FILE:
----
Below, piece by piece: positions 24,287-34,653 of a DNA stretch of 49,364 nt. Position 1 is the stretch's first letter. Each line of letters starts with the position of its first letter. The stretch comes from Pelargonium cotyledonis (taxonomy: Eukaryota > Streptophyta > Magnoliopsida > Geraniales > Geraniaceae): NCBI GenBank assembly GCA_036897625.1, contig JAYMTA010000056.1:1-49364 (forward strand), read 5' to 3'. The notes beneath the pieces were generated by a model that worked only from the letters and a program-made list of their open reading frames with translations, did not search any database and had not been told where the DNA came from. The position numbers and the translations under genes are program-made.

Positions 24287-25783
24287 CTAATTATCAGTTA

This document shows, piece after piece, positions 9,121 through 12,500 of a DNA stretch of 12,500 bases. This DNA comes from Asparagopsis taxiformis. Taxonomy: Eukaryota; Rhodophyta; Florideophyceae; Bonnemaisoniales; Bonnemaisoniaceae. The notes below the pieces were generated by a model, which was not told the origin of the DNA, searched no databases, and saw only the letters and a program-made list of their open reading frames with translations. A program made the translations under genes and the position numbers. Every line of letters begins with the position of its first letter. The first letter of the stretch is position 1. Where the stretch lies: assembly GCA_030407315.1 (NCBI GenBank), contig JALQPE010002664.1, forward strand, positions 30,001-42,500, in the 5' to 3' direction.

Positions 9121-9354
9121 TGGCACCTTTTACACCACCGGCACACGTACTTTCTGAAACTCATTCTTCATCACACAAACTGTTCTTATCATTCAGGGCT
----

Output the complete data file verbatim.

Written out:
Below, piece by piece: positions 24,287-34,653 of a DNA stretch of 49,364 nt. Position 1 is the stretch's first letter. Each line of letters starts with the position of its first letter. The stretch comes from Pelargonium cotyledonis (taxonomy: Eukaryota > Streptophyta > Magnoliopsida > Geraniales > Geraniaceae): NCBI GenBank assembly GCA_036897625.1, contig JAYMTA010000056.1:1-49364 (forward strand), read 5' to 3'. The notes beneath the pieces were generated by a model that worked only from the letters and a program-made list of their open reading frames with translations, did not search any database and had not been told where the DNA came from. The position numbers and the translations under genes are program-made.

Positions 24287-25783
24287 CTAATTATCAGTTA

This document shows, piece after piece, positions 9,121 through 12,500 of a DNA stretch of 12,500 bases. This DNA comes from Asparagopsis taxiformis. Taxonomy: Eukaryota; Rhodophyta; Florideophyceae; Bonnemaisoniales; Bonnemaisoniaceae. The notes below the pieces were generated by a model, which was not told the origin of the DNA, searched no databases, and saw only the letters and a program-made list of their open reading frames with translations. A program made the translations under genes and the position numbers. Every line of letters begins with the position of its first letter. The first letter of the stretch is position 1. Where the stretch lies: assembly GCA_030407315.1 (NCBI GenBank), contig JALQPE010002664.1, forward strand, positions 30,001-42,500, in the 5' to 3' direction.

Positions 9121-9354
9121 TGGCACCTTTTACACCACCGGCACACGTACTTTCTGAAACTCATTCTTCATCACACAAACTGTTCTTATCATTCAGGGCT